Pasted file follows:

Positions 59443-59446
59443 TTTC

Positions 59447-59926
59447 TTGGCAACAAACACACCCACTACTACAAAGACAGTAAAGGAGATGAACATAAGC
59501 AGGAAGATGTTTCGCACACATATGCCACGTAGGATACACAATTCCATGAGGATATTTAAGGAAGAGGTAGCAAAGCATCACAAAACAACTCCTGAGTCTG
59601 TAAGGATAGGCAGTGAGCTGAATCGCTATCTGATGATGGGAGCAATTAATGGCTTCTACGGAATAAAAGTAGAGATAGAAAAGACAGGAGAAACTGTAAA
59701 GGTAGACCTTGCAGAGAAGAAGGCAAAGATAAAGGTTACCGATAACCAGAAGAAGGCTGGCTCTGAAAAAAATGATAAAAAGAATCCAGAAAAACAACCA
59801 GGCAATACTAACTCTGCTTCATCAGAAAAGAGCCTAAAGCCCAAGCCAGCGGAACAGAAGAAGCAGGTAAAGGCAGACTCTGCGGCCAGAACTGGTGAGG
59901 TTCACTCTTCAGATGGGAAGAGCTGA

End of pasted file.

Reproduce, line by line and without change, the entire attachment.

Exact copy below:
Positions 59443-59446
59443 TTTC

Positions 59447-59926
59447 TTGGCAACAAACACACCCACTACTACAAAGACAGTAAAGGAGATGAACATAAGC
59501 AGGAAGATGTTTCGCACACATATGCCACGTAGGATACACAATTCCATGAGGATATTTAAGGAAGAGGTAGCAAAGCATCACAAAACAACTCCTGAGTCTG
59601 TAAGGATAGGCAGTGAGCTGAATCGCTATCTGATGATGGGAGCAATTAATGGCTTCTACGGAATAAAAGTAGAGATAGAAAAGACAGGAGAAACTGTAAA
59701 GGTAGACCTTGCAGAGAAGAAGGCAAAGATAAAGGTTACCGATAACCAGAAGAAGGCTGGCTCTGAAAAAAATGATAAAAAGAATCCAGAAAAACAACCA
59801 GGCAATACTAACTCTGCTTCATCAGAAAAGAGCCTAAAGCCCAAGCCAGCGGAACAGAAGAAGCAGGTAAAGGCAGACTCTGCGGCCAGAACTGGTGAGG
59901 TTCACTCTTCAGATGGGAAGAGCTGA